Prexy Tarses sez '...we're not making as many anymore.'

The high-profile failure of “Fantasy Island” hasn’t soured ABC on the notion of working with big-name film talent — though the cost of such deals may make the web think twice about committing to such relationships in the future.

Industry buzz has suggested that ABC pins part of the blame for the “Fantasy” flop on a lack of hands-on involvement from exec producer Barry Sonnenfeld (“Men in Black”).

But Sonnenfeld was “amazingly involved” considering his busy sked, ABC Entertainment topper Stu Bloomberg said Monday, rejecting the idea that ABC is any less interested in teaming up with film folk.

“Would we stop making these deals (because ‘Fantasy’ didn’t work)? No, absolutely not,” Bloomberg told reporters during day two of ABC’s portion of the Television Critics Assn. winter press tour in Pasadena.

At the same time, the tight economic environment plaguing all the webs is forcing ABC to be more hesitant about laying out big bucks for multiseries commitments just because a producer or director is a big name.

“We’re not making those big talent deals,” ABC Entertainment prexy Jamie Tarses said. “We look at every one that comes through, but we’re not making as many anymore.”

Bloomberg and Tarses carefully danced around the issue of whether ABC plans to make one particular big bucks deal: The one to bring back “Home Improvement” for another season.

Though the Alphabet web a few weeks ago began (and just as quickly stopped) running promos touting the final few episodes of the Tim Allen laffer, the ABC execs avoided addressing the future of the show.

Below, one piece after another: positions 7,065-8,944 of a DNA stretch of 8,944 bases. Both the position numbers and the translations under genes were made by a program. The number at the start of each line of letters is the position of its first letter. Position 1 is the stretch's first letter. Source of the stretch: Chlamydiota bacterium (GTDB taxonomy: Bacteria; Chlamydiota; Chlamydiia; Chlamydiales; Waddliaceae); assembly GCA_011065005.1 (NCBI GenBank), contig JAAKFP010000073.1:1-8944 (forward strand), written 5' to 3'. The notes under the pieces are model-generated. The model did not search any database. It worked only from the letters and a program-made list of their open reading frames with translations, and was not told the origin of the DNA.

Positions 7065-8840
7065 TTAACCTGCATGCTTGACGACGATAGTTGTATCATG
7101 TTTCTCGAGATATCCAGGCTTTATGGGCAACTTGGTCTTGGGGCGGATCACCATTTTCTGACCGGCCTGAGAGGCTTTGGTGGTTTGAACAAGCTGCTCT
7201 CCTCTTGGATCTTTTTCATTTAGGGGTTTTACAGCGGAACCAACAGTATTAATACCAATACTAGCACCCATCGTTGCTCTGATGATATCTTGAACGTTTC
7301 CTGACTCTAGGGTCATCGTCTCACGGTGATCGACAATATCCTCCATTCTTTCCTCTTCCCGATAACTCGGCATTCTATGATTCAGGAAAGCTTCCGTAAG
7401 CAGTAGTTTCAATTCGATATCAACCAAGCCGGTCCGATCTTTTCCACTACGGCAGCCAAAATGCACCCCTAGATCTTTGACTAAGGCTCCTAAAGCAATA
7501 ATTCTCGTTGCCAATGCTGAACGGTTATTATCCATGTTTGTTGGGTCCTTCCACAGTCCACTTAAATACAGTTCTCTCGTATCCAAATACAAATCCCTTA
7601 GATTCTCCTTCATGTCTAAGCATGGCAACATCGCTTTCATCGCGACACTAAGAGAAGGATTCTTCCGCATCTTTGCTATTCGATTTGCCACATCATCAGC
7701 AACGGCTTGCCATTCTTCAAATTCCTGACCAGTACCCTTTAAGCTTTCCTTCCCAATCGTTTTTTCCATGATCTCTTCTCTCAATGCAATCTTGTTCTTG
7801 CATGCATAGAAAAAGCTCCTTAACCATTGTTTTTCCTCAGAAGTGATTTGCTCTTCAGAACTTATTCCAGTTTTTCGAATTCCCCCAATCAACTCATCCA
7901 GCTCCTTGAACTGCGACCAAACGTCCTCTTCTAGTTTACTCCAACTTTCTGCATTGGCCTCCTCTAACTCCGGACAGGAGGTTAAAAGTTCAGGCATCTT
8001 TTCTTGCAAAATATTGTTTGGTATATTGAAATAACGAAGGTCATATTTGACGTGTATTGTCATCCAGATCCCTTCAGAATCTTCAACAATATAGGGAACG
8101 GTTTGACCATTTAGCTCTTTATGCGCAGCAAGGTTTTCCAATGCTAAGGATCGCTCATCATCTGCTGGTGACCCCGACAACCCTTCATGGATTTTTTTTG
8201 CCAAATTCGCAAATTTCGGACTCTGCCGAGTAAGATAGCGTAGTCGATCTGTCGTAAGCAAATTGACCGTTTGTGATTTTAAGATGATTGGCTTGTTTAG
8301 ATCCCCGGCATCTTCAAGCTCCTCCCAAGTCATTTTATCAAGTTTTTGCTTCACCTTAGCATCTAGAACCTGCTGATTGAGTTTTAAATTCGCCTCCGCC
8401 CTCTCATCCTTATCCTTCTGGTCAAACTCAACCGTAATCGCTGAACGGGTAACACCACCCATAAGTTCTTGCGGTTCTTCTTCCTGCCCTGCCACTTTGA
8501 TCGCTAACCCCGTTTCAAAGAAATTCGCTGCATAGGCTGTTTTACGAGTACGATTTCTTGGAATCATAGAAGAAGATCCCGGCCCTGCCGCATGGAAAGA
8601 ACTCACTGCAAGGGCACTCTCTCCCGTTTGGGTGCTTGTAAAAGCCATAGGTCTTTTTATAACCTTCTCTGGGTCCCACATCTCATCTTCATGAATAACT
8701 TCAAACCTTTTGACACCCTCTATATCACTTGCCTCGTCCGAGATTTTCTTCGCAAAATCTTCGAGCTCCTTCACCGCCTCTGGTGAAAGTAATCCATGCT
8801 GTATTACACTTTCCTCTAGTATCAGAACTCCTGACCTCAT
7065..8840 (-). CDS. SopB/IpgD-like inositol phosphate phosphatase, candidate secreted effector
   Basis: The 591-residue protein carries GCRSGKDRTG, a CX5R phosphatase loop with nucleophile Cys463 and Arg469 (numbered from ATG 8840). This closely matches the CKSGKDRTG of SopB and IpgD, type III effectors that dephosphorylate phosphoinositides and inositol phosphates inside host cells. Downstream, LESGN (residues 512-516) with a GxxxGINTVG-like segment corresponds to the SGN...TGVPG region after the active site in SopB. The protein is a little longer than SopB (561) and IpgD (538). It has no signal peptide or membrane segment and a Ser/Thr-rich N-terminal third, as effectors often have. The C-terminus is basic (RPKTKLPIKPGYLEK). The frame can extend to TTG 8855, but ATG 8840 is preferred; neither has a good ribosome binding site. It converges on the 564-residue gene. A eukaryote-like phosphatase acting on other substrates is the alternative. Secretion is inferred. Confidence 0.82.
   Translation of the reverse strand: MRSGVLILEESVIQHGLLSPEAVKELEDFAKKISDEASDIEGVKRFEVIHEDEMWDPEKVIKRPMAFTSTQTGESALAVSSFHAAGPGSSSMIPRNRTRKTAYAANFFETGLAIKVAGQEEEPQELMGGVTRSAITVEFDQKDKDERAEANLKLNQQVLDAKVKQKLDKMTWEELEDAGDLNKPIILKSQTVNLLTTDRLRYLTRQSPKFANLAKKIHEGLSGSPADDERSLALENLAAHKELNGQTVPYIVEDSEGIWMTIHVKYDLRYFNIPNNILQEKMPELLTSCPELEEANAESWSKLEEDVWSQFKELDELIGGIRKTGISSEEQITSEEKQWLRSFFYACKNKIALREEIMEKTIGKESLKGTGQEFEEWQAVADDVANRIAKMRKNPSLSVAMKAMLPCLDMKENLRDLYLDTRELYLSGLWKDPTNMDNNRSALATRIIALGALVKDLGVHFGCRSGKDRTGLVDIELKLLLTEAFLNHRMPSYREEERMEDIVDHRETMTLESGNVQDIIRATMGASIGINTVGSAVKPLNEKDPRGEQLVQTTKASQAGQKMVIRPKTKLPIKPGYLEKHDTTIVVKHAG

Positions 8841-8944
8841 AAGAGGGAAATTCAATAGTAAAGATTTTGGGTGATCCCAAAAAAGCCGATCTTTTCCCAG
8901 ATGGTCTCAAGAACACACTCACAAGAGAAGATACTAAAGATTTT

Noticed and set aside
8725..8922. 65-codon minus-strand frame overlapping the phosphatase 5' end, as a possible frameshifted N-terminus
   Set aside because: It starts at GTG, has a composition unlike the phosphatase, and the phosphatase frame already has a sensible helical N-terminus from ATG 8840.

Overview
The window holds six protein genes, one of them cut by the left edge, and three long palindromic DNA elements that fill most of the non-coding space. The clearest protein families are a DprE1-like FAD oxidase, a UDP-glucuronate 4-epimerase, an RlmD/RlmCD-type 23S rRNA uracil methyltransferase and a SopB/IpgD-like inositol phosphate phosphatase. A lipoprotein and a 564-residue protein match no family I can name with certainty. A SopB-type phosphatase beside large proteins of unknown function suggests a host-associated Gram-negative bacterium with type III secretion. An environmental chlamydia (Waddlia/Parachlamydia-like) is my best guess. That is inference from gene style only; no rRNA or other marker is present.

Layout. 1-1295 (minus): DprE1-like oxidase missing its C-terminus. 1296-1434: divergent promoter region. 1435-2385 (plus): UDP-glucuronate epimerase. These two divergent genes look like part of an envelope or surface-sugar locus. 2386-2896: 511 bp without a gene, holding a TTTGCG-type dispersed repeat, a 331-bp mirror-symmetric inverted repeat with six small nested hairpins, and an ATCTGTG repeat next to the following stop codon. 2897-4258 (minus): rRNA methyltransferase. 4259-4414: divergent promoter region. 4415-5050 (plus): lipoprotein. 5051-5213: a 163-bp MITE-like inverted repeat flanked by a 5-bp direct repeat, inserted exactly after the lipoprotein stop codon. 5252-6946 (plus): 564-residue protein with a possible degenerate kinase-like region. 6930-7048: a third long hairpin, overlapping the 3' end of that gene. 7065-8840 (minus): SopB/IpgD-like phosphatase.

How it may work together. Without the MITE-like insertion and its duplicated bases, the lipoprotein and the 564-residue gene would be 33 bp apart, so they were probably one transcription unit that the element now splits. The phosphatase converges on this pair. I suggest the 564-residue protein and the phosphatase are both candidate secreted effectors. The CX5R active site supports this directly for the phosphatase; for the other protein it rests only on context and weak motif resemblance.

“We have no idea if the actors want to come back, if the producers want to come back … We’re still in discussions,” Bloomberg said.” ABC Monday also announced that midseason comedies “It’s Like, You Know” and “The Norm Show” will both bow Wednesday, March 24 at 8:30 and 9:30 p.m., respectively.

“Two Guys, a Girl and a Pizza Place,” which has been holding on to a boffo 94% of its adults 18-49 “Dharma & Greg” lead-in, will take a rest before returning for May sweeps, allowing ABC to avoid the usual glut of repeats in the timeslot. “Whose Line Is It Anyway?” will have wrapped up its midseason order by the time it exits the ABC sked.

Tarses and Bloomberg confirmed pilot orders for several fall contenders, including the David Lynch drama “Mulholland Falls” and Zwick/Herskovitz’s latest hour, “Once Again.” Comedies in the works include “True Love,” starring Adam Goldberg and Julie Delpy, and “The Guide,” with Christine Taylor (“Party Girl”).

ABC also confirmed that its Mary Tyler Moore project is officially dead.

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